The FDA has decided that it will not re-schedule marijuana under the Federal Controlled Substance Act but will allow more research of marijuana.   After months of speculation of whether the FDA would reschedule marijuana from a Schedule I drug to a Schedule II, the FDA is electing to take this half-hearted measure. The Federal government’s policy on marijuana has relaxed some in light of the nation’s changing laws and opinions toward marijuana -25 states have legalized medical marijuana and four states have legalized adult use or recreational marijuana.   However, the continued classification of marijuana as a Schedule I drug with no currently accepted medical use and a high potential for abuse does not reflect the views of the American people. A new Gallop poll shows that 1 in 8 – 13% – Americans currently use marijuana, and 43% said they have tried marijuana. Let’s face it, marijuana is no more harmful than alcohol and has been shown to have substantial benefits and applications to numerous medical conditions.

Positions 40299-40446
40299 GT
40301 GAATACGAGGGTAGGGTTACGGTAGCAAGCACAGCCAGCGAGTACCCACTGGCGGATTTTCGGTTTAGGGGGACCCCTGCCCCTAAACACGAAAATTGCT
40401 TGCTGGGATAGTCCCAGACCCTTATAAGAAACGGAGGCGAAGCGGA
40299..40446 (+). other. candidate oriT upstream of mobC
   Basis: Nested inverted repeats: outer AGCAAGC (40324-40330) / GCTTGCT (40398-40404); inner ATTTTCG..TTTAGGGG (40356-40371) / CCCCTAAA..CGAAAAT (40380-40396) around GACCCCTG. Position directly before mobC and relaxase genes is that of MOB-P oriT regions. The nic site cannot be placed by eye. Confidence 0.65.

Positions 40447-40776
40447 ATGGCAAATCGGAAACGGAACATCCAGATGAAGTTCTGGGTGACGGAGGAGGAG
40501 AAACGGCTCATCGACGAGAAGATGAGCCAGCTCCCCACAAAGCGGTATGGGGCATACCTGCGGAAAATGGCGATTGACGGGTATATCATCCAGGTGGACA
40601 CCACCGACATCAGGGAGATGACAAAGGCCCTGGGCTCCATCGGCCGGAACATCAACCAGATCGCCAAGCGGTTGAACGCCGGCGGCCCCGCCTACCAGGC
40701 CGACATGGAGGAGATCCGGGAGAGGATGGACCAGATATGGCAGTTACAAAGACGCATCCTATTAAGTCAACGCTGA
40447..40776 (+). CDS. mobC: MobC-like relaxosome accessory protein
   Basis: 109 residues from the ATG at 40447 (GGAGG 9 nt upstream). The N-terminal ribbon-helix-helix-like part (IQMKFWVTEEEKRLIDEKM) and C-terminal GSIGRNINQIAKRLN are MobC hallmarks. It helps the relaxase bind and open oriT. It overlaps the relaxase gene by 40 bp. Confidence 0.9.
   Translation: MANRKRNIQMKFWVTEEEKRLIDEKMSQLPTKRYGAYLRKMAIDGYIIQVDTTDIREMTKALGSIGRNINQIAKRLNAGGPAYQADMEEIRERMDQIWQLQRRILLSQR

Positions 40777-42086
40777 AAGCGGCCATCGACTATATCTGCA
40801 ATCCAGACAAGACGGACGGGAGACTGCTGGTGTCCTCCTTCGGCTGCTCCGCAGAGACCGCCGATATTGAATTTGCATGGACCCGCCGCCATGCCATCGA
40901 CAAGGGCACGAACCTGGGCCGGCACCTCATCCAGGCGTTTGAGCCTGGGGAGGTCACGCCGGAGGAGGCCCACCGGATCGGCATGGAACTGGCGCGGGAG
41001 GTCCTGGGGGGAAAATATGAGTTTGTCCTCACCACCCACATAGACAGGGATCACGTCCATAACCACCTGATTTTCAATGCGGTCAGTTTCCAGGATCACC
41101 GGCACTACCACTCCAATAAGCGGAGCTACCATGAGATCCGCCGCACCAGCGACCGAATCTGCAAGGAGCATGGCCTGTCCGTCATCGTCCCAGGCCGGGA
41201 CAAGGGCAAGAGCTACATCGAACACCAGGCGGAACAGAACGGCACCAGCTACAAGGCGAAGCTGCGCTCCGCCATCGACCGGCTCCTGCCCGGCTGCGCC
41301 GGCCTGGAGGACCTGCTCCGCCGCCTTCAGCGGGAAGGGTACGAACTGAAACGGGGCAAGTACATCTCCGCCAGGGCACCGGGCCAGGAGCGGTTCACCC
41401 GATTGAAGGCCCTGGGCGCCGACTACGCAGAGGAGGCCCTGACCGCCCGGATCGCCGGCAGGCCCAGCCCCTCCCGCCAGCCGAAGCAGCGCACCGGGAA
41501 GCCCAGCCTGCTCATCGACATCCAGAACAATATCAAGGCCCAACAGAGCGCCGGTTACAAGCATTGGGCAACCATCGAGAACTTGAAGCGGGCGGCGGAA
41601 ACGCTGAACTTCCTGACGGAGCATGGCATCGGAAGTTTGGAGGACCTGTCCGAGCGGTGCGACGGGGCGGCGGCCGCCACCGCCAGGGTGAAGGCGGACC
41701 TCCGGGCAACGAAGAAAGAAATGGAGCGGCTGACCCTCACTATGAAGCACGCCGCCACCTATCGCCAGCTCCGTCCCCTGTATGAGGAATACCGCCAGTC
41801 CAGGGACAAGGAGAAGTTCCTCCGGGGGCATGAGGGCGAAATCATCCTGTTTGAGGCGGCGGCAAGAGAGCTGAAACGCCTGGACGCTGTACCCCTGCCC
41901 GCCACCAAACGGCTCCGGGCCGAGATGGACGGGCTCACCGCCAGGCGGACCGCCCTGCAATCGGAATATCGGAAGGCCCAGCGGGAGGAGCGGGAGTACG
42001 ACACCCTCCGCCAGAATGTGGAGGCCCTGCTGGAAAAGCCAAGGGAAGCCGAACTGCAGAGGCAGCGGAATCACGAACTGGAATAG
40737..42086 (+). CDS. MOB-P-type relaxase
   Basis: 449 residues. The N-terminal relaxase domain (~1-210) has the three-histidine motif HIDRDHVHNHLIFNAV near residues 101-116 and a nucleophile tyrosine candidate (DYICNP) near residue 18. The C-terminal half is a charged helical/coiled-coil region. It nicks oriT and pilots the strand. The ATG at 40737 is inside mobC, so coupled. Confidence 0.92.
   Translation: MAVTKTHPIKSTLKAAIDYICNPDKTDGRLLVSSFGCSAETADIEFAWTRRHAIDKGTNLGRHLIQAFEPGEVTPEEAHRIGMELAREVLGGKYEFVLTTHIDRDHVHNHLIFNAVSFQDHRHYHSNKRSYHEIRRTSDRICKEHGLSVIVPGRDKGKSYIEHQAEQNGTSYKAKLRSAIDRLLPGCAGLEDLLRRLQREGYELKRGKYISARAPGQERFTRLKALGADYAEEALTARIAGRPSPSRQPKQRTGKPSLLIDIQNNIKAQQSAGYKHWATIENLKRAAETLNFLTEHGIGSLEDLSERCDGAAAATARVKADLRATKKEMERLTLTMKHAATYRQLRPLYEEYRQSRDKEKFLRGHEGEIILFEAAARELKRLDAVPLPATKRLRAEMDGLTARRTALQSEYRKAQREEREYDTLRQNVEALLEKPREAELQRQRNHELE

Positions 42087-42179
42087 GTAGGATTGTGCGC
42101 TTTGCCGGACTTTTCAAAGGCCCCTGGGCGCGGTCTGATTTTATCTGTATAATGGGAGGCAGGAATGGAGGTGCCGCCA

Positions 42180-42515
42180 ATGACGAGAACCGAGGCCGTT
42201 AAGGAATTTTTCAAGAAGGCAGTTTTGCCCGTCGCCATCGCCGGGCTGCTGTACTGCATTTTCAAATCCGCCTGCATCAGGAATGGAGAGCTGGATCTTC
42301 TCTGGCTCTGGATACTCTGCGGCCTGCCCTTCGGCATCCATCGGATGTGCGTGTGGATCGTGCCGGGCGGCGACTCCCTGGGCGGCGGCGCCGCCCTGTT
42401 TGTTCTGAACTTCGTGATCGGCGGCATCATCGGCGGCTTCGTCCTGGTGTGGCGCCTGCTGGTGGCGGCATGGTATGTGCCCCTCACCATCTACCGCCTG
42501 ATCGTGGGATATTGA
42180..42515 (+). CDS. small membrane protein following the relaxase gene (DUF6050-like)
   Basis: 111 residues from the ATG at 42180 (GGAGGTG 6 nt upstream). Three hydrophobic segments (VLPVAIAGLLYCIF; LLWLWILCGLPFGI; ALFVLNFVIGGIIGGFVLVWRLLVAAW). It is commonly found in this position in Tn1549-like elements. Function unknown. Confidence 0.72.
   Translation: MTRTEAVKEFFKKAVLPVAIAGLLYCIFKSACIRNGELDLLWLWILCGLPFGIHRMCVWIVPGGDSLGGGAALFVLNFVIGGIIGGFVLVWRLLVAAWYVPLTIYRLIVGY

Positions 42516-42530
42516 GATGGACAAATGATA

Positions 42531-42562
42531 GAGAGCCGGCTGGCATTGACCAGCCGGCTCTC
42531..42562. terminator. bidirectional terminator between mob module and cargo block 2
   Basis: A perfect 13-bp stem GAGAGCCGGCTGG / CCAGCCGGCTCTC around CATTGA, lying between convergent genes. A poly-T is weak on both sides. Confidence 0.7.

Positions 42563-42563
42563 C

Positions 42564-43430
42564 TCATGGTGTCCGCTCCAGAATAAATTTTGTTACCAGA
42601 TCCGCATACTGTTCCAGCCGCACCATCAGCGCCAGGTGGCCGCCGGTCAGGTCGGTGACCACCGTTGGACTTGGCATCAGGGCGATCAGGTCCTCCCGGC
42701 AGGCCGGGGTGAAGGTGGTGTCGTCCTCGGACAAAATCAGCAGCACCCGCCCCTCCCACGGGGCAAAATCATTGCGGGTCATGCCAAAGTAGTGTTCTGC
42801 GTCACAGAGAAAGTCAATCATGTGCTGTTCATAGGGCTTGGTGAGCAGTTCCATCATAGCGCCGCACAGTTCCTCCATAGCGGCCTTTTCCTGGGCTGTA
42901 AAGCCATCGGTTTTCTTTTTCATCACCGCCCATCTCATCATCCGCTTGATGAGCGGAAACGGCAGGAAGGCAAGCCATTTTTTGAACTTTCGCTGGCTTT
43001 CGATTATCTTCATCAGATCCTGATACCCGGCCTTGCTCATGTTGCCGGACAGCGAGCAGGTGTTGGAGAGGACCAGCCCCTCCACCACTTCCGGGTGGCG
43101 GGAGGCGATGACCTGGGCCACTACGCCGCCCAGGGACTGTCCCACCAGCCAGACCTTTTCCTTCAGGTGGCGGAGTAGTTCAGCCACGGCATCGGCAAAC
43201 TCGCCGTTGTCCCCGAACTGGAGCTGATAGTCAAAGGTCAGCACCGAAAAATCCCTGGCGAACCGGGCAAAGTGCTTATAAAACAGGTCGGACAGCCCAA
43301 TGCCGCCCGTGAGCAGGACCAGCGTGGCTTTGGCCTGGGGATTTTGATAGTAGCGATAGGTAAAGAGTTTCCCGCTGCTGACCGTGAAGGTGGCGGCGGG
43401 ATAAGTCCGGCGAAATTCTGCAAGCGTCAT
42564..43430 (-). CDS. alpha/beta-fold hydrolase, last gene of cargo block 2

While only a baby step, it is welcome news to the marijuana industry that greater research will be allowed.   The change in Federal policy will allow universities and other licensed research facilities to grow and conduct research which will, hopefully, lead to greater supply of research grade marijuana and further changes in the law.   However, the federal government will likely create another level of regulation, and the criminal stigma and penalty associated with a Schedule I drug remains.

The move does represent a further relaxing of the views of the Federal government toward marijuana which first started with the DOJ’s Cole Memos.

The Federal government may publish the new policy as soon as today in the Federal Register.

For the DOJ’s explanation for rejected rescheduling, see DOJ Acting Administrator, Chuck Rosenberg, August 11, 2016 letter. DOJ Letter Rejecting Rescheduling


  1. Thank you for sharing. I’ve been managing and auditing Clinical Trials of all sorts for the past 15 years, and I hadn’t even heard this yet.

    Just goes to show there’s more excellent info in the Prince Law Blog to use as a resource than just about my Tax Stamps!



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